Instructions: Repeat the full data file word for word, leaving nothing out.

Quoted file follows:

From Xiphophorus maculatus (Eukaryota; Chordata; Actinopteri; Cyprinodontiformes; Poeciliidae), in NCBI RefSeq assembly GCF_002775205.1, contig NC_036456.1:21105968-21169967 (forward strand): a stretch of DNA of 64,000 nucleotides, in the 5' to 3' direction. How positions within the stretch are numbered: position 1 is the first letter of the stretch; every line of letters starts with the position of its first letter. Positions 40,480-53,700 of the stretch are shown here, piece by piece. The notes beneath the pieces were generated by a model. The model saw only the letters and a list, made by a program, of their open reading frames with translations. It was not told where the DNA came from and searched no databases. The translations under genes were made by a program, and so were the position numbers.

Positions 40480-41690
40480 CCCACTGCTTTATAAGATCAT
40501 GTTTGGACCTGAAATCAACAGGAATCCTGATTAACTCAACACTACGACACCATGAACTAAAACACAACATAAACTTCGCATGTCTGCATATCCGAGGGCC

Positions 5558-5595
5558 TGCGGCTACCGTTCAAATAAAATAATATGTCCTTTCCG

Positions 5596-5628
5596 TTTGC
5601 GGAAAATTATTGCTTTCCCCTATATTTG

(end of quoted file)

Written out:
From Xiphophorus maculatus (Eukaryota; Chordata; Actinopteri; Cyprinodontiformes; Poeciliidae), in NCBI RefSeq assembly GCF_002775205.1, contig NC_036456.1:21105968-21169967 (forward strand): a stretch of DNA of 64,000 nucleotides, in the 5' to 3' direction. How positions within the stretch are numbered: position 1 is the first letter of the stretch; every line of letters starts with the position of its first letter. Positions 40,480-53,700 of the stretch are shown here, piece by piece. The notes beneath the pieces were generated by a model. The model saw only the letters and a list, made by a program, of their open reading frames with translations. It was not told where the DNA came from and searched no databases. The translations under genes were made by a program, and so were the position numbers.

Positions 40480-41690
40480 CCCACTGCTTTATAAGATCAT
40501 GTTTGGACCTGAAATCAACAGGAATCCTGATTAACTCAACACTACGACACCATGAACTAAAACACAACATAAACTTCGCATGTCTGCATATCCGAGGGCC

Positions 5558-5595
5558 TGCGGCTACCGTTCAAATAAAATAATATGTCCTTTCCG

Positions 5596-5628
5596 TTTGC
5601 GGAAAATTATTGCTTTCCCCTATATTTG